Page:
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Oak Harbor working on $6 million in projects

The city of Oak Harbor is moving ahead with $6 million worth of projects, although finding Waldo could prove easier than locating the sites.

City staff took members of the new Public Works Standing Committee on a tour of the work sites last Wednesday afternoon to give them a first-hand look at how taxpayers’ money is being spent. City Council members Rick Almberg and Beth Munns, who serve on the committee with chair Danny Paggao, surveyed the work with City Engineer Eric Johnston, Public Works Director Cathy Rosen, and Civil Engineer Russ Pabarcus.

Construction is already underway on the project that will ultimately extend the section of Bayshore Drive next to Whidbey Island Bank to Beeksma Drive. C. Johnson Construction employees are transforming plans that previously existed only on paper into reality.

The Bayshore Drive extension was among the projects identified in the city’s list of six-year capital projects.

Before a road materializes, the less glamorous work will ensue. Storm drain utility work precedes water utility work which precedes grading for precise street elevation. The Bayshore section of the project will reach its denouement with the paving of the street.

“We’ll come back to get the sidewalks, curbs and gutter,” said Johnston.

As part of the undertaking, the west side of Beeksma Drive will also undergo reconstructive surgery with the addition of sidewalks on the portion perpendicular to Bayshore.

“We’ll cut off the section where the existing sidewalk ends and straighten it out,” Johnston said.

The city engineer said the contractors have a 60-day construction schedule. At 20 days of work per month, the project should be completed by late June.

Improvements are also currently being made to the Seaplane Base Lagoon Treatment Plant. A new headworks structure is being constructed and the city is armoring perimeter dikes with riprap to offer protection from the plant.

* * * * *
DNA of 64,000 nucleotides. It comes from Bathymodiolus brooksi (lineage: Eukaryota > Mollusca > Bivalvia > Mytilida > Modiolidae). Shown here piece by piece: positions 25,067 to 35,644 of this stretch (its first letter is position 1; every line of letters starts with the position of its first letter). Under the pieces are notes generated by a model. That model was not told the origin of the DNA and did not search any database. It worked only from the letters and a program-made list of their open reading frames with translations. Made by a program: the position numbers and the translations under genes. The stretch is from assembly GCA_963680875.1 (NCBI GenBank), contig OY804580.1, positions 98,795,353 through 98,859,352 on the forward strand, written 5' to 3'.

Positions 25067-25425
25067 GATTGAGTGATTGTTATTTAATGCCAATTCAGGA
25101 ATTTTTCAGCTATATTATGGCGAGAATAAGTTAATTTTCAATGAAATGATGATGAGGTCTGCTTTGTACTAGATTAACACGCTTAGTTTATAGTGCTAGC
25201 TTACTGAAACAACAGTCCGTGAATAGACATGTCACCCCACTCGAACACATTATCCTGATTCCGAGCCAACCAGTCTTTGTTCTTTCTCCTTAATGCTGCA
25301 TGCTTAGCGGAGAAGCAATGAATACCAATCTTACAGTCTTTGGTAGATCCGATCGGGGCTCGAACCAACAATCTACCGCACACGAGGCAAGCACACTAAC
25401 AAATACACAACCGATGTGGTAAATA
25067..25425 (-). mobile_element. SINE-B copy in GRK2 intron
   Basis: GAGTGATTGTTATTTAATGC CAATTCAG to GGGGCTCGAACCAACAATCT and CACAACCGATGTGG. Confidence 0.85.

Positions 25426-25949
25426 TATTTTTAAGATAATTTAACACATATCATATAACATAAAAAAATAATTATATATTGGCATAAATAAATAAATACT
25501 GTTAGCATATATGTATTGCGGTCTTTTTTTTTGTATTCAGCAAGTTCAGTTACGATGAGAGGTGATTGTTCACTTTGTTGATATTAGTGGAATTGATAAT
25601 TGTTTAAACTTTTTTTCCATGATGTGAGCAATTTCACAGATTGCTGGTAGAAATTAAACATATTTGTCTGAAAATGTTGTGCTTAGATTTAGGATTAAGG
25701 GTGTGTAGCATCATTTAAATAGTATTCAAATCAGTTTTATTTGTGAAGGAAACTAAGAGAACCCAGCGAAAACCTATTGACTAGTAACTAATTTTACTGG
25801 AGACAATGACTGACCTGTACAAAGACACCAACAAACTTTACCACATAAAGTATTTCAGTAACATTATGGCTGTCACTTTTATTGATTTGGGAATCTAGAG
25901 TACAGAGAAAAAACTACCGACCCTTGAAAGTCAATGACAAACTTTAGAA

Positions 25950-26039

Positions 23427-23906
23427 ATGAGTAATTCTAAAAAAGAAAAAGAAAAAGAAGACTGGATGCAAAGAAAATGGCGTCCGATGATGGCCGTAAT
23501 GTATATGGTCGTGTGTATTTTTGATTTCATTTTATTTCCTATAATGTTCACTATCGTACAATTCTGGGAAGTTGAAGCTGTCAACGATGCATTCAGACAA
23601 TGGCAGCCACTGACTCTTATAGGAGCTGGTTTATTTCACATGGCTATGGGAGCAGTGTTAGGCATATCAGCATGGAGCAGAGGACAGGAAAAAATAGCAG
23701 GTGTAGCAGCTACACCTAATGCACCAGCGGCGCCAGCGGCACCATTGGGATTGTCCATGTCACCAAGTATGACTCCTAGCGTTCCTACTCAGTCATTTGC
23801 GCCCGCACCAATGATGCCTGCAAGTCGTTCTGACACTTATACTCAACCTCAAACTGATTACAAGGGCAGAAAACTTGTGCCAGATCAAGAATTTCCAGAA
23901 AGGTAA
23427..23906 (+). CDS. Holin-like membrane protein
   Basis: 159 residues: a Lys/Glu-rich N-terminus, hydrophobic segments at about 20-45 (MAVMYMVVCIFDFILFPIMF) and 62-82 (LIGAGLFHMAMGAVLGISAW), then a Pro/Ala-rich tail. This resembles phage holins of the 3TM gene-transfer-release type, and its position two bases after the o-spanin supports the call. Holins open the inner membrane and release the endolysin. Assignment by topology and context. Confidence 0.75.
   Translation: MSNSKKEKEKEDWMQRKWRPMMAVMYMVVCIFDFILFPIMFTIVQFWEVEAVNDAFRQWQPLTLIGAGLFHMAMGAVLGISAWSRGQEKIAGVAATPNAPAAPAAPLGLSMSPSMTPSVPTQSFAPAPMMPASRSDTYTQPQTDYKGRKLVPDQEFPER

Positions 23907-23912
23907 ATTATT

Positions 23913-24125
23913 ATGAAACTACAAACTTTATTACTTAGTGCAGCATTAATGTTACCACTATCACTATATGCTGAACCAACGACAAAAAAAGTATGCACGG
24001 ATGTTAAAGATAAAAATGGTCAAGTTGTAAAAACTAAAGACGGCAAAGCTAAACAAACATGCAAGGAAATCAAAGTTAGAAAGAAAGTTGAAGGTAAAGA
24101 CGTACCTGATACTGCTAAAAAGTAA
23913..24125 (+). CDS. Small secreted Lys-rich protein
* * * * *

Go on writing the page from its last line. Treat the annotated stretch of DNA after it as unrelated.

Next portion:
The city has been working feverishly to get the system in place before the Navy floods the area with saltwater to restore salmon habitat. Tidal activity will return to the area after the flooding.

A second stretch of PVC pipe was recently installed to help bear the wastewater burden.

“We put in the second siphon line now, knowing that we won’t get a permit once the saltwater is there,” Johnston said.

The city is waiting to complete construction on a cylindrical grit chamber that will work in conjunction with new bar screens and the existing systems grinder to remove more debris from the water before being transferred to an anaerobic cell, Pabarcus said at the site. Bugs break down organic material in the oxygen-devoid, sealed area and then the journey continues into the aerobic area and finally to Crescent Harbor where the discharge meets permit demands.

The council authorized the project on leased land in October and work began the following month. The Seaplane Base does account for a percentage of the discharge, but Pabarcus said the city is the primary wastewater producer.

Almberg asked about the comparative viability and costs between the Seaplane plant and the once-considered site at Windjammer Park.

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